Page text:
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Legislative Decree No.66 of 2014 regarding the Settlement of Stalled Real Estate Projects came into force on 6 December 2014 (New Law). The New Law has been introduced to re-start real estate development projects in Bahrain where units have been sold off-plan, payments have been made, and the projects have either stopped (through a default situation) or have stalled causing a detrimental effect on the economy of Bahrain.
Pursuant to the provisions of Decision No. 1 of 2015, a real estate development project will be considered as ‘’stalled’’ for the purposes of the New Law where one or more of the following criteria apply:
For the remainder of this article, references to “Stalled Project” will mean a project which has met the criteria set out above.
Under the provisions of the New Law, an entity shall be appointed by the Cabinet of Ministers (Entity). The Entity will have the responsibility of investigating Stalled Projects referred to it and will determine all debts, obligations and rights in relation to each Stalled Project by reviewing all statements, information, contracts, agreements and any other documents relating to the Stalled Project.
After undertaking a review of a Stalled Project, the Entity will submit its findings to a committee (Committee) which shall consist of three judges from the Supreme Civil Court of Appeals, with the senior of the three being the chair (Chairman) and two experts nominated by the Cabinet.
Ministerial Order No. 14 of 2015 has confirmed that the Committee will comprise of the following members:
The Committee’s main roles and responsibilities are governed under the provisions of Decision No. 12 of 2015, which also confirms that its role will be to decide upon the settlement of each Stalled Project referred to it by the Entity on an urgent basis.
The Committee will have the power to take all necessary measures to remove the causes of the stalling and to reach a settlement. In particular, The Committee will have the power to:
In order to achieve an amicable settlement, the Committee will grant the developer of the Stalled Project (Developer) not more than one month to present a proposal to the Committee for the settlement of the Stalled Project (Proposal). If the Proposal is approved by the Committee, the Developer will then be granted three months to implement the Proposal and to settle any issue/matters with the majority of the stakeholders in the Stalled Project. The Committee may at its discretion extend this period for a further three months. The Committee may choose to amend the Proposal and will also have the prerogative to reject it. The Committee will also have the power to submit its recommendations to any Government authority to take the necessary steps in order to contribute to the agreement of the Proposal.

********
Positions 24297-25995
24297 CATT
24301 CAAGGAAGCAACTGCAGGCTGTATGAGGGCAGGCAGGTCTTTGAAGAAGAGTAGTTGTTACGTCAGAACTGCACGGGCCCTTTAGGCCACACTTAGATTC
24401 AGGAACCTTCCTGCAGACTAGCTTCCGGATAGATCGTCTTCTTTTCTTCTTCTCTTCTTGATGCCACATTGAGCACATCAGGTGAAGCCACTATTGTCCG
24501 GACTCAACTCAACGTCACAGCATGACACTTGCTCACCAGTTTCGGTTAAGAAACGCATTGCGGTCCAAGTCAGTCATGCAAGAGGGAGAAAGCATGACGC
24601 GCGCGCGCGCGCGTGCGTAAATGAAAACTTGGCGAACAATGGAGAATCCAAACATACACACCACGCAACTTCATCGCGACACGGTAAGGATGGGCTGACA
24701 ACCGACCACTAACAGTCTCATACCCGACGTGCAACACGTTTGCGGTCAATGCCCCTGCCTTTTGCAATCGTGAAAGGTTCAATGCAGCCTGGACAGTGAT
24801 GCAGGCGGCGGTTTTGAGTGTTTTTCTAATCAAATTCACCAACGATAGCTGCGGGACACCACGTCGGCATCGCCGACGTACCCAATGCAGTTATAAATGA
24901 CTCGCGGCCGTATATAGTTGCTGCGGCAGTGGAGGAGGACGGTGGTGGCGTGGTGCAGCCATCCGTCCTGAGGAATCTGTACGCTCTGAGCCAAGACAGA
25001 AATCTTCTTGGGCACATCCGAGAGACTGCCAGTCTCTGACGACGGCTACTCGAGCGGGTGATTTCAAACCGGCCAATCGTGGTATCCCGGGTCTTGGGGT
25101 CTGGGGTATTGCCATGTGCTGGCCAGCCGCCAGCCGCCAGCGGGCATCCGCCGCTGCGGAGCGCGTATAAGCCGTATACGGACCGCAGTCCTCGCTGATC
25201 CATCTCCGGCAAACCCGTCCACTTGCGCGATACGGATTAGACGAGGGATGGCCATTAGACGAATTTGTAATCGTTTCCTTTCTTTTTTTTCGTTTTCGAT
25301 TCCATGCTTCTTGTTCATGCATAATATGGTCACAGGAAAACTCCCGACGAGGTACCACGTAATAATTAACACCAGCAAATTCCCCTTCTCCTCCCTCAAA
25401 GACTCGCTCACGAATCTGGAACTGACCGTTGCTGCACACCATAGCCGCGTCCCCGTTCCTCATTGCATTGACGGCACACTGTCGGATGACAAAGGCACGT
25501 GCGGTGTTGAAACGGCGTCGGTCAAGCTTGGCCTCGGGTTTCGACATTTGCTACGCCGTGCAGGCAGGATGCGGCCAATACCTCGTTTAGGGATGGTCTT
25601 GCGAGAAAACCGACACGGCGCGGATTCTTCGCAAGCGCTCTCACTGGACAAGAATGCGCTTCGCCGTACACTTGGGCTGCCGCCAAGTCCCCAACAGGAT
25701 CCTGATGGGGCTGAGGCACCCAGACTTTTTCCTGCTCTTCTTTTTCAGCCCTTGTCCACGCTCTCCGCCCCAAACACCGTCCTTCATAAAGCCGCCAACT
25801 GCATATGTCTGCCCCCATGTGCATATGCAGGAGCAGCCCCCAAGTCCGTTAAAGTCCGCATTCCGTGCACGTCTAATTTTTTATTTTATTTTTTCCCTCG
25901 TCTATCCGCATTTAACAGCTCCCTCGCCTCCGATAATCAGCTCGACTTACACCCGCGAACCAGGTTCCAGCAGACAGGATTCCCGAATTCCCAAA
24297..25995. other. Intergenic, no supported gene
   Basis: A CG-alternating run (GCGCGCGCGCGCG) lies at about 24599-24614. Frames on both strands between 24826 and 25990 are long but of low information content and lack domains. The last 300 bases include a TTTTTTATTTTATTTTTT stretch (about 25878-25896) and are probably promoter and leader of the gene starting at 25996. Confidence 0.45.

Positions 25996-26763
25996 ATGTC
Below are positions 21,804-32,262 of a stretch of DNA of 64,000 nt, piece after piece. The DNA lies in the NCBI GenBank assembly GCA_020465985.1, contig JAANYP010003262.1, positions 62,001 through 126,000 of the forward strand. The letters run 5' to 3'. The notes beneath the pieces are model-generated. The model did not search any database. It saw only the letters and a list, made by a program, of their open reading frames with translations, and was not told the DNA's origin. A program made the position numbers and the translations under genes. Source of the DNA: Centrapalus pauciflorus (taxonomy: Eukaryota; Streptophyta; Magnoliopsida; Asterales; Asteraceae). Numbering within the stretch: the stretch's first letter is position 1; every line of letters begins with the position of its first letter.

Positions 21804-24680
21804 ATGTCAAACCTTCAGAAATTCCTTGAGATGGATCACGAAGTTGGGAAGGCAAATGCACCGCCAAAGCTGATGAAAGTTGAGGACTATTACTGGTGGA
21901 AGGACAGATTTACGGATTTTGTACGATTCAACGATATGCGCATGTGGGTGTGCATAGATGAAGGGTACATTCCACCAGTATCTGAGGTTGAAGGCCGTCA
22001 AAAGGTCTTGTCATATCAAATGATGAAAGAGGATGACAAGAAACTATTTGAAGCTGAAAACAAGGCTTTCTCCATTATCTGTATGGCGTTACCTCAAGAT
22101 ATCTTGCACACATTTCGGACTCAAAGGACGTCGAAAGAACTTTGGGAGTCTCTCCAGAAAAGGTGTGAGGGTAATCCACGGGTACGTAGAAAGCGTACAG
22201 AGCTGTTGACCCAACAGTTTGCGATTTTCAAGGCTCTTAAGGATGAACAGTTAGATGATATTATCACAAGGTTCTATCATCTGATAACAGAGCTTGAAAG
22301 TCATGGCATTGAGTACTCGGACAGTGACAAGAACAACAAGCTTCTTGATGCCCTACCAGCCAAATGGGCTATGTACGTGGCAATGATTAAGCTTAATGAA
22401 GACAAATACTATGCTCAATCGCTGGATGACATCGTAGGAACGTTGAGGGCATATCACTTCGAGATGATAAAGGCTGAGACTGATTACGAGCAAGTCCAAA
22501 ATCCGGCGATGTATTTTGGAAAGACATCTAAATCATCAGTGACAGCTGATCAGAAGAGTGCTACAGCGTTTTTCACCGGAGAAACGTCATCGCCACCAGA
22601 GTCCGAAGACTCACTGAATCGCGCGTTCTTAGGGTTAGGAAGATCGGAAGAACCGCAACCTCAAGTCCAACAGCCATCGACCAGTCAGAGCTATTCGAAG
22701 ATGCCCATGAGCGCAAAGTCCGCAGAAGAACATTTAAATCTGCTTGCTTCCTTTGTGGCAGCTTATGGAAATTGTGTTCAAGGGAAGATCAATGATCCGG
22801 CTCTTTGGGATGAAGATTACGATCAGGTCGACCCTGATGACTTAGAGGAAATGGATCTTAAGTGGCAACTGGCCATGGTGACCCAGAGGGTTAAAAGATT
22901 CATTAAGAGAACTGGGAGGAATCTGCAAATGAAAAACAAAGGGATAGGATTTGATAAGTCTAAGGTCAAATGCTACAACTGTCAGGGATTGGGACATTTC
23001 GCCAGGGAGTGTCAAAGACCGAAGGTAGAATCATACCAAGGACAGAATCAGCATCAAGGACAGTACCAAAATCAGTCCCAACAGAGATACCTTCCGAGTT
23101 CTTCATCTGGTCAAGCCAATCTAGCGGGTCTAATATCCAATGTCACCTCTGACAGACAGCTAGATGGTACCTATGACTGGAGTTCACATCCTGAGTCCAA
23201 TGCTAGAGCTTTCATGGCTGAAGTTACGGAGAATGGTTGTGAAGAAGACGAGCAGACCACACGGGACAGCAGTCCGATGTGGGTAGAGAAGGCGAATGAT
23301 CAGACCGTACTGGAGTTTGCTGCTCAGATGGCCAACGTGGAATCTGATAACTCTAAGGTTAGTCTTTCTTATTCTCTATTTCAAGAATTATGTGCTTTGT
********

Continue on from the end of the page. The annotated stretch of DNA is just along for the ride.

If the Developer has been unable to reach an amicable agreement with the stakeholders in respect of the Proposal within the six month period referred to in the preceding paragraph, the Committee will the n have 8 months to implement a final decision and in order to achieve this it may take all measures it deems appropriate including:
Any decision of the Committee shall include its reasoning and shall be issued by a majority vote. In the event of a tie, the Chairman will have the casting vote.
The Committee’s decisions will be final and will be akin to a judicial ruling. However, a decision may be appealed within 10 days from the date it is published in the Official Gazette before the Court of Cassation.
No other Court in Bahrain will have jurisdiction to hear matters within the purview of the Committee. In addition, a moratorium will be placed on all claims relating to a Stalled Project during the one month period mentioned above for the Committee to reach a determination in relation to a Stalled Project.
The Developer and any concerned agencies are obliged to present all information and documentation required by the Committee or the Entity.
Without prejudice to more severe penalties of the Penal Code of Bahrain, a person/company may be imprisoned for a period of not less than one year and not more than five years and /or subject to a fine of not less than BHD10,000 and not more than BHD30,000 if it deliberately:
The overhaul in new real estate regulations in Bahrain demonstrates the Government’s continued commitment to restore confidence levels and maximise investor interest in the property market.
Given the fact that a number of the stalled projects in Bahrain date back to the beginning of the global financial crises, there is certainly a pressing need to seek a resolution to these projects for the benefit of the stakeholders.
However, the powers which are now vested in the Committee are wide ranging and give rise to some very significant legal ramifications. For example, if the Committee imposes if right to acquire a public auction, this essentially defeats one of the key principles of property ownership; that such ownership (if on a freehold basis) is a right in perpetuity.
The consequence of the above may give rise to uncertainty in relation to the nature of property rights in Bahrain, which in turn may actually discourage investment into the property market.
For further information, please contact Unkar Chanian, Senior Associate.